How Langston Hughes Led To A 'Dream' MLK Discovery

The earliest known recording of MLK's 'I Have a Dream' speech debuted Tuesday, thanks in part to Langston Hughes.
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How Langston Hughes Led To A 'Dream' MLK Discovery

A historian's work on the link between Martin Luther King, Jr.'s work and the work of Langston Hughes helped unearth a major find: the earliest recorded version of King's iconic "I Have a Dream" speech, captured nine months before he delivered it on the steps of the Lincoln Memorial. (Video via Universal News

"These wonderful residents in the city of Rocky Mount have known about this. ... But there is no substitute for hearing Dr. King at the height of his oratorical prowess," Jason Miller said. 

The audio, uncovered by North Carolina University professor Jason Miller, features King delivering a similar speech in a much smaller space — Booker T. Washington High in Rocky Mount, North Carolina. (Video via WDTV)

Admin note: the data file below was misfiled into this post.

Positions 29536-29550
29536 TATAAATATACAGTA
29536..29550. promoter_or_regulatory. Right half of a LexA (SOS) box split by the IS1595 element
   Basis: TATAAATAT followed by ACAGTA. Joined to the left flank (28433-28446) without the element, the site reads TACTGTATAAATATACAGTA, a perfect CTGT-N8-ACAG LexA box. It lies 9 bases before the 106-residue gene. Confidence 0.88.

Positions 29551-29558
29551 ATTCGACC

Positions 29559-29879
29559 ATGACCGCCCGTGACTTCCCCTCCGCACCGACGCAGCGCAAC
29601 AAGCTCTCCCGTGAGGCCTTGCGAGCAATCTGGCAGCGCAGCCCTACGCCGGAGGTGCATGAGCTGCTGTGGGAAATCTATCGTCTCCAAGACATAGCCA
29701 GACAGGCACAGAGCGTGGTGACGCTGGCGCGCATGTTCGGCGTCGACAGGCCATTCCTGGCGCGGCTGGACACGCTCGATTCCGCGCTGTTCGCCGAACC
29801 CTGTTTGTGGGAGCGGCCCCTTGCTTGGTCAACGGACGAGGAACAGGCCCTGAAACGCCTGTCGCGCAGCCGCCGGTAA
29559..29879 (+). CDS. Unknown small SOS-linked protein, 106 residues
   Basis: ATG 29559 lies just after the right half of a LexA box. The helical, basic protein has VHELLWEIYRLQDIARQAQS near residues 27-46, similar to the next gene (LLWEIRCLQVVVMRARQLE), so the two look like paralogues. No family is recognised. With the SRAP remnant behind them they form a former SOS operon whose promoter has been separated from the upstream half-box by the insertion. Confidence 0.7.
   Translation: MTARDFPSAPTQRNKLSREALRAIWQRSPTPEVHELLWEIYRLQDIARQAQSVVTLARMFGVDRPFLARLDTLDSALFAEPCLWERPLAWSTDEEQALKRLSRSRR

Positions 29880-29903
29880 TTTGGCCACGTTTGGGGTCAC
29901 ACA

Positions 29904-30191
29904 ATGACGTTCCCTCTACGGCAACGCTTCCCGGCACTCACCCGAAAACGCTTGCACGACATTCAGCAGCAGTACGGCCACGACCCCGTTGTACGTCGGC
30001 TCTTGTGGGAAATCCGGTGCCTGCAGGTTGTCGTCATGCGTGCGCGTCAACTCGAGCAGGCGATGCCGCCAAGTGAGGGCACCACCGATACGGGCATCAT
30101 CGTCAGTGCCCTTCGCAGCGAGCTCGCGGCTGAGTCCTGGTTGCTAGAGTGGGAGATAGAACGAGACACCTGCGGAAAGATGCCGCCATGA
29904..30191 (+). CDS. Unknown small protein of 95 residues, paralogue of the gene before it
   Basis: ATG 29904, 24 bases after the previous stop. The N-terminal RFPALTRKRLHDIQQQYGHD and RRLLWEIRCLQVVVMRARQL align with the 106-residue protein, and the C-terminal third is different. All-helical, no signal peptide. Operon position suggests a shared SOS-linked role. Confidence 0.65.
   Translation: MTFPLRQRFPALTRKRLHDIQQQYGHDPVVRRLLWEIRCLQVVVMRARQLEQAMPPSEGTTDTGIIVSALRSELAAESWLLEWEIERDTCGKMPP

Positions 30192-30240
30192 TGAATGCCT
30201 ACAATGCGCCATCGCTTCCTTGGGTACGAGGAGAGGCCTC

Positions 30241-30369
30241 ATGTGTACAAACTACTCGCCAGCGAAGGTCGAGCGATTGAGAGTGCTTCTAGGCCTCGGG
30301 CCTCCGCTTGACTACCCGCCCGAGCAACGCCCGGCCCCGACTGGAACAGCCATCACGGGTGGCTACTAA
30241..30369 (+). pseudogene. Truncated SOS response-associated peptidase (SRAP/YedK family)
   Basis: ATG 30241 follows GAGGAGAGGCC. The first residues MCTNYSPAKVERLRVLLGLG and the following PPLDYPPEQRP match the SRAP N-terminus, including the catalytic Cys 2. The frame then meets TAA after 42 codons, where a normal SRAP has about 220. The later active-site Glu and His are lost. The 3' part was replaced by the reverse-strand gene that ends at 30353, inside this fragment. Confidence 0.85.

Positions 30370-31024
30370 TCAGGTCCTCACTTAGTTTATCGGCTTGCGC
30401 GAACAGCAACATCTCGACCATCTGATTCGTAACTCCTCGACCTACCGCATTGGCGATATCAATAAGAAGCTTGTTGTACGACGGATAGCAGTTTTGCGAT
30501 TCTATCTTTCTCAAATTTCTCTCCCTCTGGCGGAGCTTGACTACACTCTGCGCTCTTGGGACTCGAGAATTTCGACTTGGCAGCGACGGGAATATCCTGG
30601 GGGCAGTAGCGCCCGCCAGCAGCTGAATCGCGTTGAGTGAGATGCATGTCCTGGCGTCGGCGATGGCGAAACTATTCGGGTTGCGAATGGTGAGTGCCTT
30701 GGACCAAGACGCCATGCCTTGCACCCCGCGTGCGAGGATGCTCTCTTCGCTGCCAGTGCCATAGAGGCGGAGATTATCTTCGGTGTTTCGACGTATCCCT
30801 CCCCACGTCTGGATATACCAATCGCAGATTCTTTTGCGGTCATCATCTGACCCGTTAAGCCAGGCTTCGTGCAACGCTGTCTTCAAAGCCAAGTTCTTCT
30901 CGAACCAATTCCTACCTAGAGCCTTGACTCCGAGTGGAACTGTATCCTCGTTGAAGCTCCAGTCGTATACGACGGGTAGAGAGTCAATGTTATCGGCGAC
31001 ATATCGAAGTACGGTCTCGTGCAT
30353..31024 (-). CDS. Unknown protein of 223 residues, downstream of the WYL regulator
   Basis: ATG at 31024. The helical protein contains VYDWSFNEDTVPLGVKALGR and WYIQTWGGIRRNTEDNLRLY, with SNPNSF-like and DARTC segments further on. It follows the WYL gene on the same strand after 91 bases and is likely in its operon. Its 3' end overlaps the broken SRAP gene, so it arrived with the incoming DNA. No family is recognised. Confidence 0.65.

"The words that he brought to Rocky Mount were words of encouragement that we really needed there," said Herbert Tillman, a former student in Rocky Mount at the time. 

Miller was researching the link between Hughes' and King's references to dreams when he stumbled across the speech transcript and later found the recording. (Video via History Channel)

Hughes is remembered partly for his poetry about dreams, especially "I Dream a World" and "A Dream Deferred." According to Miller, King mentioned "A Dream Deferred" in a sermon just after the Broadway open of the play, "A Raisin in the Sun." (Video via CBC)

"Hughes wrote about dreams his whole life. He said, 'What happens to a dream deferred?' But he also said, 'Hold fast to dreams,' and he said, 'I dream a world.' And Dr. King was first attracted to the negative aspects of dreams in 1959," said Miller.

Miller co-produced a documentary on the connection between King's and Hughes' work called "Origin of the Dream" and has been releasing the restored audio as part of that project. (Video via Vimeo / Rebecca Cerese)

This video includes images from the Library of Congress.

An earlier version of this video claimed Hughes wrote the play "A Raisin in the Sun." The title is borrowed from a line in Hughes' poem, but the play was written by Lorraine Hansberry.

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